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Kelley Blue Book ® - 2004 Nissan Titan Overview

Vehicle Overview from Kelley Blue Book

KBB.com 2004 Nissan Titan Overview

The Colossus of Nissan Trucks

These days, Nissan doesn't do anything half-heartedly, as is evidenced by its new full-size Titan pickup. Jumping head first into a market traditionally dominated by the Big Three is risky business, as Toyota learned with its T-100 pickup. Full-sized truck buyers are a loyal bunch and not easily moved to foreign brands, a fact Nissan has researched at length. Yet as more and more people get into big trucks, a new breed of buyer is emerging; Nissan calls them "Modern Truck Guys." It is through these buyers that the Titan will cut its teeth and hopefully be introduced to more traditional truck buyers— those who may not be willing to be the first ones on the job site to buy a Titan, but certainly wouldn't mind being the second.

The Titan is in every sense, a true full-size pickup. Its construction consists of a boxed ladder frame with steel cross members and a suspension setup that employs leaf springs in the rear and double wishbone control arms up front. Skid plates protect the oil pan, radiator, fuel tank and—on four-wheel-drive models—the transfer case. The Titan's ground clearance is among the best in its class, with over 10-inches measured at the rear axle. The Titan's extremely short front and rear overhang permit an approach angle of 29.6 degrees for the two-wheel drive model and 32.2 degrees for the four-wheel drive.

Nissan is offering the Titan in two body styles: King Cab and Crew Cab. By skipping the standard cab configuration completely, the Titan offers a distinct advantage over its competitors in the form of more interior room for the money. On King Cab models, a set of rear-access doors swing out a full 180 degrees to allow easy entry and loading of the cab when parked next to another vehicle; the King Cab also features an innovative rear seat that folds up to expose a wide flat floor. Crew Cab models get a full set of rear doors complete with roll-down windows and an additional seven inches of legroom (though the bed does shrink by a foot).

The Titan's interior is bold and forward thinking in its design. On certain models you can opt for a center console with a gated shifter for better control when toggling gears. The big dash looms large, with good-sized rotary knobs for the audio and climate and a big center screen that houses the optional navigation unit. The seating is comfortable, though driver's over six feet will find themselves staring out through the windshields tint band; some driver's also felt that the seat bottoms could do with a bit more upward angle to better support their thighs. You'll find the Titan's instrumentation to be clear, legible and easy to see, except for the digital odometer that all but disappears when viewed through polarized lenses. Nissan offers the Titan with a number of interior color and trim choices including full leather seating. Perhaps the most impressive of all the Titan's interior features is the availability of both a side-impact and a full-length head-curtain airbag system.

A further indication of the Titan's serious intent to play in the big league can be found under its hood; here the only engine choice you'll find is the standard 5.6-liter 32-valve V8. This mega-powerplant produces an awesome 305-horsepower and 379 lb-ft. of torque at a mere 3600 rpm; it also affords the Titan a tow rating of 9500 pounds and a payload capacity of just over 1600 pounds. We found the Titan's V8 engine felt strong at all speeds, with loads of power on demand. The five-speed transmission shifted smoothly and the gated shifter made it easy to move between gears 1 and 2 whenever we needed to apply engine braking. You may notice a bit of vibration does get telegraphed through the steering wheel and that there is a noticeable exhaust note that makes itself known with every application of the throttle, but overall Titan delivered a smooth, controlled ride and exhibited better-than-average steering and handling response. One other noteworthy feature is the Titan's optional locking-rear differential—a first for this segment—that will be made available later in the year.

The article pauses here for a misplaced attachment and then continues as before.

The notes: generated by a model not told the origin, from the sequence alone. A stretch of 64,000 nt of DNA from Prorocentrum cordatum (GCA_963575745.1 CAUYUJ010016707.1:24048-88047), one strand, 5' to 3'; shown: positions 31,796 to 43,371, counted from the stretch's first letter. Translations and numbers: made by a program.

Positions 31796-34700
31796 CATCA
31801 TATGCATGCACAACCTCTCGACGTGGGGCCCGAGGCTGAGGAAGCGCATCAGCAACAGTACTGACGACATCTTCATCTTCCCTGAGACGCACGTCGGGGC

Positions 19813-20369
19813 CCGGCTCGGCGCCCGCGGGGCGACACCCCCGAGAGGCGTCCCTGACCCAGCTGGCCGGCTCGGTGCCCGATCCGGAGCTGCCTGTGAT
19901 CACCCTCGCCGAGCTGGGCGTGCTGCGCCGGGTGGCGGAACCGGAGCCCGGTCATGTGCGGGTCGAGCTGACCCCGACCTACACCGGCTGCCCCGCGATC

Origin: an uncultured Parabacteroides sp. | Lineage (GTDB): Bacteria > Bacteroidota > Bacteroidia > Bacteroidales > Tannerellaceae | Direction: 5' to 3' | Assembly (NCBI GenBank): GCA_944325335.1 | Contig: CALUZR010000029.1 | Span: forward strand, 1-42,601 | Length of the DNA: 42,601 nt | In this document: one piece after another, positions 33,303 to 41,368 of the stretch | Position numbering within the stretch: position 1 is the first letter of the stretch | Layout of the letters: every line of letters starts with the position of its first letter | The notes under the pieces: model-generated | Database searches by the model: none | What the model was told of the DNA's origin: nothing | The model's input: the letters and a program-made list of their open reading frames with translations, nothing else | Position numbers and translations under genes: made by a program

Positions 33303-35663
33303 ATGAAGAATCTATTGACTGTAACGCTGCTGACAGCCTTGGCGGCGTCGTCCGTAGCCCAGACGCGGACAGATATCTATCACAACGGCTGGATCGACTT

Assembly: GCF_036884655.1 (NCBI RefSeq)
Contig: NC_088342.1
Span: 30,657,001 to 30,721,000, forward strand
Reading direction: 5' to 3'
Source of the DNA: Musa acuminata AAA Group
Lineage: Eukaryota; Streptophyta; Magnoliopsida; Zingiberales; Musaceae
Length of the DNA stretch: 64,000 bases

Nissan has also done its homework outside the cab, where the Titan's bed gets a serious upgrade over the standard steel box theme. An optional sprayed bedliner can be ordered, applied at the factory and covering the entire bed floor and walls. The Titan also features a built-in channel system with moveable cleats designed to provide multiple tie-down points. The channel rails can also be employed to hold optional rack accessories such as a bike or kayak holder, sliding toolbox and modular storage units (all are available through your Nissan dealer). Other features inside the bed include an illuminated tailgate for better visibility at night and an in-bed 12-volt outlet. Outside the bed, Nissan has placed a clever storage bin just behind the rear wheel; it's a lockable storage compartment built into the outer bed wall, perfect for storing jumper cables, bungee cables or wet clothing.

The Titan King Cab and Crew Cab are offered in three trims: XE, SE and LE. Standard equipment includes power windows, cloth bench seat, rear-seat head restraints, AM/FM stereo with CD, auto dimming rear-view mirror and 17-inch alloy wheels. As you climb the grade levels, the content increases dramatically. You can equip your Titan with power seats, a Rockford Fosgate 350-watt audio unit, a DVD based entertainment screen (Crew Cab), an onboard navigation unit, power driver and passenger seats and a power glass sunroof.

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